Unavoidability due to the possibility of worse harms essentially means that where we are limited to a choice of several harms, we ought to make the choice that causes the least harm: this harm then is "unavoidable" because if we hadn't chosen it, we would have had to have chosen a worse one. Sometimes, this - the notion that we should always choose the least harm - is referred to as "the least harm principle".

The second reasonable exception is that sometimes individuals might choose to have harm inflicted upon themselves. Some of the reasons a person might choose to accept harm include future benefit and experimentation. An example is a person who accepts the harm to his/her muscles inflicted upon him/her by a trainer in a session at the gym in exchange for the future benefit of increased muscle mass and strength. We would not be justified in restricting such personal choices where they cause no harm to others, and this is again grounded in the nature of experience: we "ought" not to unnecessarily restrict an individual's choices insofar as those choices cause no harm to others simply because we very well know, as individuals, what it "is" to be so restricted - it could even be viewed of itself as a type of harm. Hence the second exception: we are not compelled to avoid a harm to another if the harmed consents to it.

It is necessary though to qualify this second exception even further to account for scenarios in which predatory individuals deceive target individuals into accepting harm that those target individuals would not otherwise - i.e. in the absence of deception - have chosen. Hence we add a qualification: the consent must be informed consent. If an individual doesn't have reasonable access to the information that has a bearing upon his/her decision to consent to harm, then, in general, the agent of harm is compelled to avoid inflicting that harm upon the object of harm.

The exception to this generalisation is where it is impossible to gain the informed consent of the target, and where it can reasonably be assumed that the target would consent if s/he could, due to a corresponding benefit. Some examples of this exception in action are:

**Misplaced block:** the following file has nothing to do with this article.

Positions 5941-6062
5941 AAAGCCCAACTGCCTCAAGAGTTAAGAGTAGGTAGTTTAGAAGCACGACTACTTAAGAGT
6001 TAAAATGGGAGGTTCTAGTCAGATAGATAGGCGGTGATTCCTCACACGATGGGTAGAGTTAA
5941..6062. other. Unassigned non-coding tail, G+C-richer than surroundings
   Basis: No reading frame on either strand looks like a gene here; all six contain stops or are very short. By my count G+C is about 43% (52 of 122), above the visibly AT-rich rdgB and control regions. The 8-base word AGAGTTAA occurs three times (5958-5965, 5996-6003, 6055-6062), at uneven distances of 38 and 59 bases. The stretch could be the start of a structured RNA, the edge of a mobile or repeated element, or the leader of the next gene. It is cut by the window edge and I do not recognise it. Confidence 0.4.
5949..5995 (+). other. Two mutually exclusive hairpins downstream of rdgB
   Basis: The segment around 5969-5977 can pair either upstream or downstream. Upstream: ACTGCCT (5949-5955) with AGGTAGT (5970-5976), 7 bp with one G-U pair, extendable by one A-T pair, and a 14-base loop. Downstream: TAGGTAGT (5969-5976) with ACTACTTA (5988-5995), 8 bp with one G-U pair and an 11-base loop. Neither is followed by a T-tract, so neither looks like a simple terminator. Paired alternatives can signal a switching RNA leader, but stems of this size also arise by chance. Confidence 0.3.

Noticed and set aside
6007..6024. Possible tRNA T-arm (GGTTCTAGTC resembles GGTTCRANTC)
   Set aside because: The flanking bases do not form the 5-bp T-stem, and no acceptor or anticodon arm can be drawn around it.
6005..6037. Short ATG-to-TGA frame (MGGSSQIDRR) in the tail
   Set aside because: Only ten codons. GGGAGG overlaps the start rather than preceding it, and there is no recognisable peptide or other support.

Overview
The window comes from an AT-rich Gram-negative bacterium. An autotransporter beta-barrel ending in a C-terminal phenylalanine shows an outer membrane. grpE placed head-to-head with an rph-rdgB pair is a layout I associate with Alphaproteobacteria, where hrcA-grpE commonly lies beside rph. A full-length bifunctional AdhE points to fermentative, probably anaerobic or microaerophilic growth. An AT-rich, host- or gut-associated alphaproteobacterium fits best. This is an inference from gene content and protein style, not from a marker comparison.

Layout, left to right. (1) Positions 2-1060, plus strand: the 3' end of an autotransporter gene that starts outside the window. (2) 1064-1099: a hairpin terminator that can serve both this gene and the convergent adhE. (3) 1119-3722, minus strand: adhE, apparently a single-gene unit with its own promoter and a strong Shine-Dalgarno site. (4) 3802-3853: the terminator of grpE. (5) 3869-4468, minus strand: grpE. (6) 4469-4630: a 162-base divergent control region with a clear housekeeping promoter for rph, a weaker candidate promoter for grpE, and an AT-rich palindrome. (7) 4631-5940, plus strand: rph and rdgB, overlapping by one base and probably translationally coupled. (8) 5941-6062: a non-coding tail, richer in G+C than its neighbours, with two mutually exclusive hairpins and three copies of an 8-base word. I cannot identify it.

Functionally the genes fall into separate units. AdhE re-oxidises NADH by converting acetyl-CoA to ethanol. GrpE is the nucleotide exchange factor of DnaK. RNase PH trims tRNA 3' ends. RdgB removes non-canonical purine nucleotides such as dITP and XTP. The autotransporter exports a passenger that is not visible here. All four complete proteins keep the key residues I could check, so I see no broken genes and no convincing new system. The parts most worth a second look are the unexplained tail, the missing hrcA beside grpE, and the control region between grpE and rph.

The notion of informed consent as well as the above exception to the necessity of obtaining it has a bearing on the proscription against animal experimentation that I will outline in later, as-yet-unwritten pages.

Discussion of terms

A couple of terms deserve further discussion, those terms being "others" and "harm". Without further ado:

Defining "others"

Perhaps the most controversial term to define is "others". Based on the above, a first-pass definition might be "those who are capable of being harmed". To be capable of being harmed, an entity has to be capable of experience - entities which are incapable of experience we might describe as being "damaged" rather than "harmed". Other words for "capable of experience" are "conscious", "aware" and "sentient", the latter of which is typically chosen in this context. "Others", then, are best defined as "sentient beings".

We know from personal experience that humans are sentient beings, and it is plainly evident that other animals are too (it certainly can't be denied by anyone who has ever had a companion animal). I deal with naysayers in my response to the "animals are not sentient" argument on this site's "Objections and responses" page. It might surprise you to know that there is also a lot of persuasive evidence that plants, too, are sentient beings. I present some of this evidence on the next page.

Defining "harm"

In trying to keep this essay as brief, simple and universally-agreeable as possible, I will not attempt to answer some of the more complicated questions about harm, such as to what extent it should be defined in absolute terms, and to what extent in relative or contextual terms. In the spirit of the Golden Rule, especially its positive framing - that we do unto others as we would have them do unto us - I encourage all of us to extend the definition of harm as far as possible. I suggest in the spirit of universal agreement though that the minimum categories of absolute harms to be avoided where exceptions don't apply are as follows:

Next: respecting the non-human life of our planet

On the next page, "Respecting the non-human life of our planet", I derive from this list a more specific list of our obligations towards animals and plants.